There could and should be millions more snapper in the Hauraki Gulf.

When all the furore was going on about the reduction in the daily bag from nine to seven snapper in Snapper 1, the area from East Cape to North Cape which covers the gulf, the official version of the waste from commercial trawling activities was put at 500 tonnes. That is, snapper which are too small to take, and the industry can keep fish as small as 25cm.

Certain people in the industry scoffed at this figure, suggesting it was more like 1500 tonnes of snapper.

If the average size of baby snapper killed in trawl nets and thrown away was half a kilo, which is probably being generous, it makes the maths easy. The 500-tonne figure equates to a million snapper. Three times that is three million. And if the fish were smaller on average, the number is even greater.

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Those are mind-numbing figures. If all those snapper had lived and reproduced, the discussion we'd be having today would be: What are we going to do with all the snapper?

Instead, the recreational sector has seen limits slashed since the much-lauded Quota Management System was introduced in 1986. The daily bag in Snapper 1 went from no limit (definitely unsustainable) to 50 fish (unsustainable), to 30 (generous), to 20 (still pretty generous), to 15 (getting better), to nine (where it should be) then to seven.

In 1997, the commercial quota for the same area was 4500 tonnes. Today, it is 4500 tonnes.

Why are the public constantly penalised? Shouldn't the pain be shared? Limits will never go up again. Once down, they stay down.

Those who love catching a fish to feed the family want their children and grandchildren to be able to catch fish. The legacy we are facing is not pretty. And confidence in the political management system is thin.

The latest move to slow the decline in the snapper fishery will, in the opinion of many in the charter and recreational business, be counter-productive. By increasing the minimum legal size from 27cm to 30cm the officials have penalised those who fish from the shore, as larger fish are far more difficult to find; and condemned many more undersized fish to death as each angler now has to catch more fish to find the ones that can be dispatched for dinner.

Research is a cliched reference, but a survey about 10 years ago looked at the size of fish caught recreationally, the size of those released and their chances of survival.

That research found that 58 per cent of recreationally caught snapper were released, largely due to being under the then legal size of 27cm.

Of these, 95 per cent swam away, three per cent floated and two per cent were judged to be dead. Some of those that swam away had signs of trauma as a result of pressure change after being brought from the deep, or signs of bleeding which would obviously lessen their chances of survival. Now more fish will have to be caught and released, with more mortality.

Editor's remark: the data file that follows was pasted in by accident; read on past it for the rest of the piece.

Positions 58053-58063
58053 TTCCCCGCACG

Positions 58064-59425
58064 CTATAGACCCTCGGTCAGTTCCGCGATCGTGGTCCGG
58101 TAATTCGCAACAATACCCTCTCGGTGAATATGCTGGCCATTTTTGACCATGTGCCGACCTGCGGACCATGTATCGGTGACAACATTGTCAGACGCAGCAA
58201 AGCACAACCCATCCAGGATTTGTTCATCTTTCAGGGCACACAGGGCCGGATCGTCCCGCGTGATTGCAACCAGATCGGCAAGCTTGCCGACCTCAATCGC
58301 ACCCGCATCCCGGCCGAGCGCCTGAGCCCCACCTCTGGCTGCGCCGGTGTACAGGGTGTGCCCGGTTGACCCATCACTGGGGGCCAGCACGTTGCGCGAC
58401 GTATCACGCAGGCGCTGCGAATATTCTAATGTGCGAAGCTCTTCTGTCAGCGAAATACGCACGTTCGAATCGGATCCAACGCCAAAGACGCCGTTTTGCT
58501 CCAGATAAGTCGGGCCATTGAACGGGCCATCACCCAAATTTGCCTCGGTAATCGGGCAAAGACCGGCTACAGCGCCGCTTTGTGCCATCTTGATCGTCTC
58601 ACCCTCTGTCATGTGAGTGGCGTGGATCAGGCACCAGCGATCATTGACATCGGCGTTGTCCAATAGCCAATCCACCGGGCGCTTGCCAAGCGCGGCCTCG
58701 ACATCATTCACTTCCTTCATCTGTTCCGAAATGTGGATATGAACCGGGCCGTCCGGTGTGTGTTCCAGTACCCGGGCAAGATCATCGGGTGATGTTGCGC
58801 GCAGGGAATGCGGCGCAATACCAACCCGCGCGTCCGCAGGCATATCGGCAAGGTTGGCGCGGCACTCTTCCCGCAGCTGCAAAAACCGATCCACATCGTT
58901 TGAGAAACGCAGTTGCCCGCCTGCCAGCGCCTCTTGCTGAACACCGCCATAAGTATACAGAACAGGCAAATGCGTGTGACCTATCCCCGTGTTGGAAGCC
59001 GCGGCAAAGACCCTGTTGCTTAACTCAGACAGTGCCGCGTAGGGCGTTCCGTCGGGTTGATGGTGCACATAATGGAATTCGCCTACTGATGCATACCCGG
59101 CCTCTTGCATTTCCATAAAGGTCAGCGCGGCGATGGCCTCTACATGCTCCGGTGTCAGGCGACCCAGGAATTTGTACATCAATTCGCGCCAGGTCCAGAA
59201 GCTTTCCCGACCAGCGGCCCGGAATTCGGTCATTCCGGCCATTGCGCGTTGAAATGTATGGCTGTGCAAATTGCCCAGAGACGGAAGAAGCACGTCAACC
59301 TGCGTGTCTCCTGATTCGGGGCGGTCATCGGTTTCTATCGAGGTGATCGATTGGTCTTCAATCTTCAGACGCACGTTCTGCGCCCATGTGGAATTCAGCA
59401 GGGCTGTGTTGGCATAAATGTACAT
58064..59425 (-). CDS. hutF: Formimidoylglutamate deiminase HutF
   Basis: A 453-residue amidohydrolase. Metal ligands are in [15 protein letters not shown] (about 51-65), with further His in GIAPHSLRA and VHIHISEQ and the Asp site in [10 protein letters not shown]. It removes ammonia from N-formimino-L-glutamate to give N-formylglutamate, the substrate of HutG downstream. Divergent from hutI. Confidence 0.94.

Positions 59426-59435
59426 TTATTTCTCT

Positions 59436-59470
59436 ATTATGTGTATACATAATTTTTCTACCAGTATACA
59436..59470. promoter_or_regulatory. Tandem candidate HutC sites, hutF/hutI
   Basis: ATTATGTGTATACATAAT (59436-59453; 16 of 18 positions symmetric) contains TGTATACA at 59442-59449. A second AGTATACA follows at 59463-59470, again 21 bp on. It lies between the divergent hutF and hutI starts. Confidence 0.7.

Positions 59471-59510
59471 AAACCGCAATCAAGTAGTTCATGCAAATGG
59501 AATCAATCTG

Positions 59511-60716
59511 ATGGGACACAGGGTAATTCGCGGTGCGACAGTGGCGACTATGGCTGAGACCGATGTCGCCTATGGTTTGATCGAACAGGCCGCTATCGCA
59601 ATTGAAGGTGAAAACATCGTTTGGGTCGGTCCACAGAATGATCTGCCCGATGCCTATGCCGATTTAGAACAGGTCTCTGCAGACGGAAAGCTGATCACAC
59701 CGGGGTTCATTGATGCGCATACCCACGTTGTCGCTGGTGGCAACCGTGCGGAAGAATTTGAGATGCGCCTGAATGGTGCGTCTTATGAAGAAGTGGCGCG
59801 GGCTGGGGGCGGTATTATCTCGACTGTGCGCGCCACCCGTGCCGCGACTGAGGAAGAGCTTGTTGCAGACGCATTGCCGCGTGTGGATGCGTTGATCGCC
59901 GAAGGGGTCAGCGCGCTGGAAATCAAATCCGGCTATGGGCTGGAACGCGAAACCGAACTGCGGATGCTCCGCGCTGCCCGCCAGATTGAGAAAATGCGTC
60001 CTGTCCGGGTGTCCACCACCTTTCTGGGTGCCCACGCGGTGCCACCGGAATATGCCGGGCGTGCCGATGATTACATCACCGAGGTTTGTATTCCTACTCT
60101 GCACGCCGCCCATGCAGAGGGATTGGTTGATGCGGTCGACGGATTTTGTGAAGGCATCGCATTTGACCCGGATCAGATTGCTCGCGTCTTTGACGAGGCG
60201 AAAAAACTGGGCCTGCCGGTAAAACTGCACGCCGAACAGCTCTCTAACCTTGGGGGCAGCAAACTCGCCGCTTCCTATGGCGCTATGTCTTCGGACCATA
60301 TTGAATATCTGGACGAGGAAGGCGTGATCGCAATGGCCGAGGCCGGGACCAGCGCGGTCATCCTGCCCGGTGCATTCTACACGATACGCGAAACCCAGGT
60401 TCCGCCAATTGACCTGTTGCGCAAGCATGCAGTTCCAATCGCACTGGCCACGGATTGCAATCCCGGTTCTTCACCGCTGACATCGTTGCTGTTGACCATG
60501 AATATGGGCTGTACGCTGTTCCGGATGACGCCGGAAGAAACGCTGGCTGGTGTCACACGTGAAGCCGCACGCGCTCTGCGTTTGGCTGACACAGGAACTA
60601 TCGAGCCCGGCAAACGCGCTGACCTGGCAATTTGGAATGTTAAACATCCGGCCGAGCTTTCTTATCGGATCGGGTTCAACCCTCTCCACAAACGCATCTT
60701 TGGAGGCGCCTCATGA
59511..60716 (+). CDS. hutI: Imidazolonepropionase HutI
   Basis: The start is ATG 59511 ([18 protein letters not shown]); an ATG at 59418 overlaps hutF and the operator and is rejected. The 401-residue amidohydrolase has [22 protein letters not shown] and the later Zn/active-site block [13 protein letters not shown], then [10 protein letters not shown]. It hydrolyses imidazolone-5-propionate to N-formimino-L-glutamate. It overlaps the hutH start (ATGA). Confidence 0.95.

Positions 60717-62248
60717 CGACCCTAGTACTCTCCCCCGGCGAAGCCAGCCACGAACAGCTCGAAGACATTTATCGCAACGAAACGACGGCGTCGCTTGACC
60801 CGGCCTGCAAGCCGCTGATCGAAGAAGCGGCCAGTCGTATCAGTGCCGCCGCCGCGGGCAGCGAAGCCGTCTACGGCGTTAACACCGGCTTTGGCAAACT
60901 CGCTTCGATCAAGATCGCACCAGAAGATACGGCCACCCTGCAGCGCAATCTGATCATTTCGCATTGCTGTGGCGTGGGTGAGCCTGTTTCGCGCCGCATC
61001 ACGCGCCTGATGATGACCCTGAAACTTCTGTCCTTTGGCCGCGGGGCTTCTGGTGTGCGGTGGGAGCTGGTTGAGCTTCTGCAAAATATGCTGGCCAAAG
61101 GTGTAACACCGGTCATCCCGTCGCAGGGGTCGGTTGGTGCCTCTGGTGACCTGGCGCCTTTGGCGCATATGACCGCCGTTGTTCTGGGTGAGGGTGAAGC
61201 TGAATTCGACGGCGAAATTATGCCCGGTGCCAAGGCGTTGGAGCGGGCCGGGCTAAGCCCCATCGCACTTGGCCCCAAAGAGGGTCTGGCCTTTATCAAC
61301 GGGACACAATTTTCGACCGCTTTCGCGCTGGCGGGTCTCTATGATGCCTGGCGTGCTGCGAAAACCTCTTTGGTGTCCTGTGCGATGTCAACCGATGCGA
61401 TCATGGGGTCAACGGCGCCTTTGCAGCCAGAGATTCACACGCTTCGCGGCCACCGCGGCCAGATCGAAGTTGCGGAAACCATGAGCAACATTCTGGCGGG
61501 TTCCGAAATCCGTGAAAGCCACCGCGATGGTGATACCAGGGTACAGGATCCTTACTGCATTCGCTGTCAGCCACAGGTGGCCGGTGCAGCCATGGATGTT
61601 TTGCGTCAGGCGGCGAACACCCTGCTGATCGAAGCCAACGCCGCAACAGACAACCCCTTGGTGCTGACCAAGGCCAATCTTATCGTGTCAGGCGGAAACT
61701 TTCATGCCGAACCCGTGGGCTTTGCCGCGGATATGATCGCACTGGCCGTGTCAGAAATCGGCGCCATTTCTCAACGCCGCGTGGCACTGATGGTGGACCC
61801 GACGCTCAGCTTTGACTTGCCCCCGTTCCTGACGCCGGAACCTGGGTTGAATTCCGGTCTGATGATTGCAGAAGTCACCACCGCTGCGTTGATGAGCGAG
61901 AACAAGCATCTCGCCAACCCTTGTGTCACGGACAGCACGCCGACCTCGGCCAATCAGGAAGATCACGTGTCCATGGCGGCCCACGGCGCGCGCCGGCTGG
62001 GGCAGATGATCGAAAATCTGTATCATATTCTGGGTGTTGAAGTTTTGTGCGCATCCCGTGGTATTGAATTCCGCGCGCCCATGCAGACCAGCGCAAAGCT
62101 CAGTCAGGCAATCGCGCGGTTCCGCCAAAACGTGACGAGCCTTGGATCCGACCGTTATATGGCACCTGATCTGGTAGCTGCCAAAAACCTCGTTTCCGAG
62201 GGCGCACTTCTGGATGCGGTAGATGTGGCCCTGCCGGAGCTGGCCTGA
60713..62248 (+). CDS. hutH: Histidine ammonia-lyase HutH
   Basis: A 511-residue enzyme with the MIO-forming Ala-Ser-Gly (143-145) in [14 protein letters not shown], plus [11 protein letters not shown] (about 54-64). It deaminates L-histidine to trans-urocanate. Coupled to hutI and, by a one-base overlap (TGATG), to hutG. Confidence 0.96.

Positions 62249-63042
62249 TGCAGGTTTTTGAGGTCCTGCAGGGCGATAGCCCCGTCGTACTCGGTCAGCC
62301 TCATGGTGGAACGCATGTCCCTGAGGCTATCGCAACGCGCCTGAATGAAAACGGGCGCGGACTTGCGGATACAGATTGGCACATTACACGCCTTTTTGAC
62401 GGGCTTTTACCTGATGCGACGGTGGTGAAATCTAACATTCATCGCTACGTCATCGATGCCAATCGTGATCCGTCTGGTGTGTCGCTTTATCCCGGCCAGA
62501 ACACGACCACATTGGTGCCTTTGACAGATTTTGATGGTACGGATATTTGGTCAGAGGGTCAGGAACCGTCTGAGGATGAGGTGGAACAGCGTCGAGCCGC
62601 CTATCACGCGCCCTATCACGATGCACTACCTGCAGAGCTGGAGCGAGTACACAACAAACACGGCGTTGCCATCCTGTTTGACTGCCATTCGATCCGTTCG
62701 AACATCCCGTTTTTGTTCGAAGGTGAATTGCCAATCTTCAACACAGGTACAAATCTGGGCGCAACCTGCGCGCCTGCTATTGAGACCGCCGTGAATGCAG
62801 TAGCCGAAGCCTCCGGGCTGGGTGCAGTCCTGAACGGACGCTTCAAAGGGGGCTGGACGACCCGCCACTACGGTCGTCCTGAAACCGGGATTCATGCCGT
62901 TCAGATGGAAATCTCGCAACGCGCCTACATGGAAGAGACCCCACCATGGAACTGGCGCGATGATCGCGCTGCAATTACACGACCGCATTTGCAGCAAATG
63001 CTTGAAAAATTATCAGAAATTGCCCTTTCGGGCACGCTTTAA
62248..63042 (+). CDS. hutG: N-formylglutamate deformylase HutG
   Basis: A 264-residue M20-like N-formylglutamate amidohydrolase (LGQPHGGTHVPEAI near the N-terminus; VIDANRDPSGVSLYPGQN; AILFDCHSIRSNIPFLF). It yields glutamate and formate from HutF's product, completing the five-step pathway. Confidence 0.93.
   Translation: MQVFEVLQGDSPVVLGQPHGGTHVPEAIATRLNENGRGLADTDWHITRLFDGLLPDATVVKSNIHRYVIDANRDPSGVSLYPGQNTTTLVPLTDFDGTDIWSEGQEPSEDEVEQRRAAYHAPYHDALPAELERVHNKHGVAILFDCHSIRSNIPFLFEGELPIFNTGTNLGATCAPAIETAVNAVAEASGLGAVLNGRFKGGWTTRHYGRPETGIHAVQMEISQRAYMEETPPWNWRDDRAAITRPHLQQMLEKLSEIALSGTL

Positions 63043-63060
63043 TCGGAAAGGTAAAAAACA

Another survey which threw up a worrying statistic was one conducted at launching ramps which concluded that 70 per cent of people returned home with no fish.

Now we have a proposal for a recreational fishing park in part of the gulf, and any reduction in commercial pressure must be welcomed as a step in the right direction. But it still leaves half of the (outer) gulf open to indiscriminate trawling which will continue to damage the sea bed and kill unwanted and small fish, as snapper move throughout the gulf.

Whatever the daily limit, it should reflect a fair share of the overall fishery. Some people go fishing all the time, and may only take home a few fish for dinner or to give to their elderly neighbour who cannot afford them. But when somebody who goes fishing only once or twice a year hits the jackpot and experiences one of those memorable days, they should be able to take a good bag of fish.

And if somebody is driving along the southern motorway towing a boat, with the catch in the fish bin in the boat, where have they been fishing? If it was the Manukau Harbour they could have 10 snapper for each angler, down to 27cm long. For that is still the way it is on the west coast.

Freshwater

Brown trout are starting to show up at stream mouths on Lake Taupo, and in the Tongariro River. These fish usually run up spawning streams earlier than their cousins, the rainbows, and as they are generally bigger, they are welcomed by fly fishermen. Night fishing at stream mouths should improve, particularly as the moon wanes to a new moon next week and yesterday's rainfall boosts flows in river mouths.